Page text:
Epic Gear Meduza HDST Gaming Mouse review

November 19, 2012 | 07:57

Tags: #epicgear #gaming-mouse

Companies: #epic-gear

Epic Gear Meduza HDST Gaming Mouse Review

Manufacturer: Epic Gear
UK price (as reviewed): £39.95 (inc VAT)
US price (as reviewed): Currently unavailable

Epic Gear is a new startup brand from Taiwanese firm Golden Emperor International Limited, best known for its memory products. With a focus on gaming equipment, it currently offers a couple of mouse pads and a mouse bungee, along with the Meduza mouse. Entering the mouse market is a brave decision, as it's highly competitive and thus hard to stand out in. With sensor technology now at a stage where most mice are very competent trackers, the need for features, comfort and price to be precisely balanced is even more important.

£40 is a reasonable enough price for a mouse, although there are certainly cheaper options. It's a seven button affair, six of which are programmable to functions or macros. Under the hood is an ARM 32-bit Cortex-M3 CPU and 128KB of onboard memory, allowing the mouse to make use of algorithms to reduce jitter, skip and drift. It also houses two sensors on its underside – one 3,200 dpi optical sensor and a 6,000 dpi laser one. These can be used independently or together in HDST (Hybrid Dual Sensor Technology) mode.

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The USB 2.0 connection sits at the end of a two metre braided cable, which despite being a little stiff is not intrusive. The top of the Meduza has a hard matte black surface, whereas the left and right side feature a black rubber coating that provides good grip for both your thumb and little finger (although we did find the tip of our pinkie dragging slightly in use). Overall the mouse feels well made and durable.

The forward and back buttons are right where you'd expect them to be – just above the thumb and easy to reach quickly. Just below the scroll wheel is another button, which by default changes the current dpi level between one of four settings, indicated by four easily visible LEDs just in front of where your thumb rests. Finally, ahead of the forward button is the profile switch button, which is non-programmable. The scroll wheel is a particular highlight, with well defined scroll points that aren't too clicky.

The underside is clad in a bright orange-red, which thanks to the dual sensors makes the Meduza look always happy to see you. The switch is used to flick between the three sensor modes. With the mouse connected, the scroll wheel and the logos are illuminated by red LEDs, which makes for a pretty cool look in our opinion. We only wish that all of the LEDs changed colour along with the scroll wheel to indicate the current profile in use.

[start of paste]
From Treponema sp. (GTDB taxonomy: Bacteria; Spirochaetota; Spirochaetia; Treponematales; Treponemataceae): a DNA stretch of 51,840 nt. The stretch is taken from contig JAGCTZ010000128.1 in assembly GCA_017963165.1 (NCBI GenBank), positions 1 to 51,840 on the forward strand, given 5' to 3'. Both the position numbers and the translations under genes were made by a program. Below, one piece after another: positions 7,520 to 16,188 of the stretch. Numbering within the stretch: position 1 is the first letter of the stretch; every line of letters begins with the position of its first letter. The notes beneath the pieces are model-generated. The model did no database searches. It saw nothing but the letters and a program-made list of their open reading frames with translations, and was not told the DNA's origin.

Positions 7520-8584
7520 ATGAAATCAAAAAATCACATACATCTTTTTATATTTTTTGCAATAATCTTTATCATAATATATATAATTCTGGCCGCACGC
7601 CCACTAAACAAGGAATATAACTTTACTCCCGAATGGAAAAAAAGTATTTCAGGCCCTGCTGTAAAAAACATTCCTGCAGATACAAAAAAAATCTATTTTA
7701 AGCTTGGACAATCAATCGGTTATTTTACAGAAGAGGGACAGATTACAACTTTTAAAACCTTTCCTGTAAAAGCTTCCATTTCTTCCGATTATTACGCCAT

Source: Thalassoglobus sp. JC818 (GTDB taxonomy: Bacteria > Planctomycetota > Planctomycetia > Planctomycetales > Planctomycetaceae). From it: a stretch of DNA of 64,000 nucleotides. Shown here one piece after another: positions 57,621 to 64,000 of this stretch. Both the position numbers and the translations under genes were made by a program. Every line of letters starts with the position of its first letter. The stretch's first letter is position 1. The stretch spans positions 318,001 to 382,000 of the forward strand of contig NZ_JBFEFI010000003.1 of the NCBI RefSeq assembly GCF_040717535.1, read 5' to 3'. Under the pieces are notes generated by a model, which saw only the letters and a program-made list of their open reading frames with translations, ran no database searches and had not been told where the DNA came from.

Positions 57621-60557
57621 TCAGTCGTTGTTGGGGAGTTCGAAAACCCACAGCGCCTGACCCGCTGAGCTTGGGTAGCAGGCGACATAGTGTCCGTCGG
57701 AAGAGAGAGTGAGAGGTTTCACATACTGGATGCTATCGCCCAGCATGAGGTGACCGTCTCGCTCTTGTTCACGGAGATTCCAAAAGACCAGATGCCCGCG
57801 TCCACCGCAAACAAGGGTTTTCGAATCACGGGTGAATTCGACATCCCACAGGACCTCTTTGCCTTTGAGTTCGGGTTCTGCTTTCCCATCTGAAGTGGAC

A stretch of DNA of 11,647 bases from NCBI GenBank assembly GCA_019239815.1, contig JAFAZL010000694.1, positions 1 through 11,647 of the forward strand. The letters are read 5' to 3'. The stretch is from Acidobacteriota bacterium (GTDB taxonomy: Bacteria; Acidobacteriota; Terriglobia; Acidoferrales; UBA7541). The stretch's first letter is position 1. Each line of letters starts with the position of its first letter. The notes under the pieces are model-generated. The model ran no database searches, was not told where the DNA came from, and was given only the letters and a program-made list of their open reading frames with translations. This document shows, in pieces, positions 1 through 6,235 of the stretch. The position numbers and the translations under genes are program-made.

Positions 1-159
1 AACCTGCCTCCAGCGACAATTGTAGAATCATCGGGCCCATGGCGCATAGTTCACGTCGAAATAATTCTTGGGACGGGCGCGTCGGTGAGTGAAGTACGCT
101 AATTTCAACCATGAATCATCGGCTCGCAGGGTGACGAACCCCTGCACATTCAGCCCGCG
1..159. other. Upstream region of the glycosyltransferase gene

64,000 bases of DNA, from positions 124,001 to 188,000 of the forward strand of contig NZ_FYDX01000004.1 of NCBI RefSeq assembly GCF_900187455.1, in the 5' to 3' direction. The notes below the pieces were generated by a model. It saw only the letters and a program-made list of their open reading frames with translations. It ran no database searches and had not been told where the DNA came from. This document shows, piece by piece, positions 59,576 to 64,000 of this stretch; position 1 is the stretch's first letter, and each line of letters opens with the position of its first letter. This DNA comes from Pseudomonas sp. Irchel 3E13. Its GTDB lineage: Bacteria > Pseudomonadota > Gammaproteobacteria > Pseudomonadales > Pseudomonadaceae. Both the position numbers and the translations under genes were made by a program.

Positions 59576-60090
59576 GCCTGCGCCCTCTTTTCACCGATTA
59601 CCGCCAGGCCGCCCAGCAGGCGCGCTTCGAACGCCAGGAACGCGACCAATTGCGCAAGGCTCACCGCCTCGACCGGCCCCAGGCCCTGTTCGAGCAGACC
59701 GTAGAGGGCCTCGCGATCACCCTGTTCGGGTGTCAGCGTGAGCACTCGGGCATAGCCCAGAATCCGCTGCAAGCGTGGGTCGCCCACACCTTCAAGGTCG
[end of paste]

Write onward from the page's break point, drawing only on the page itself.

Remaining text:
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The mouse weighs in at 170g, which cannot be adjusted. We would have preferred it slightly heavier, but this is a personal choice, and the weight is generally fine and more importantly is well balanced. The right handed mouse is wonderfully comfortable, especially for gamers employing a palm grip. Small grooves for your two main fingers are complemented by a well-shaped hump, and the groove for your ring finer is especially nice.

Thanks to the two large Teflon feet of the Meduza, it provides a low friction and smooth experience in use. The differences between the three sensor modes aren't hugely pronounced. As such, the dual sensor feature is basically an unnecessary cost increasing feature, as single sensor mice work just as well.

The bundled software is incredibly irritating in many regards. It's full screen only, and very flash-heavy with silly animations and sound effects. As a result, although it is generally well laid out and functional, it's pointlessly over the top and cumbersome for a simple piece of mouse profiling software.

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Up to five profiles can be saved at one time, and the ability to switch between them on the fly is always welcome. Within each one you can adjust dpi settings, program buttons, and configure other settings like double click speed, USB polling rate and pointer acceleration. The built in macro editor is simple to use and can store up to fifteen macros. The mouse LEDs can also be turned off if desired.


The Meduza is a very respectable entry into an already crowded market. It looks pretty cool with its red LEDs, and it's a very comfortable mouse to use, especially for right handed palm grippers. With its seven buttons and downloadable software it provides better functionality than the SteelSeries Kana, which also also goes for around £40 now. Serious MMO and RTS gamers who might make need of masses of buttons and macros might be better suited with the Corsair Vengeance M90, for example, but otherwise the Meduza is a fine choice.
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  • Value
    23 / 25
  • Features
    28 / 35
  • Design
    36 / 40

Score guide
Where to buy

Overall 87%
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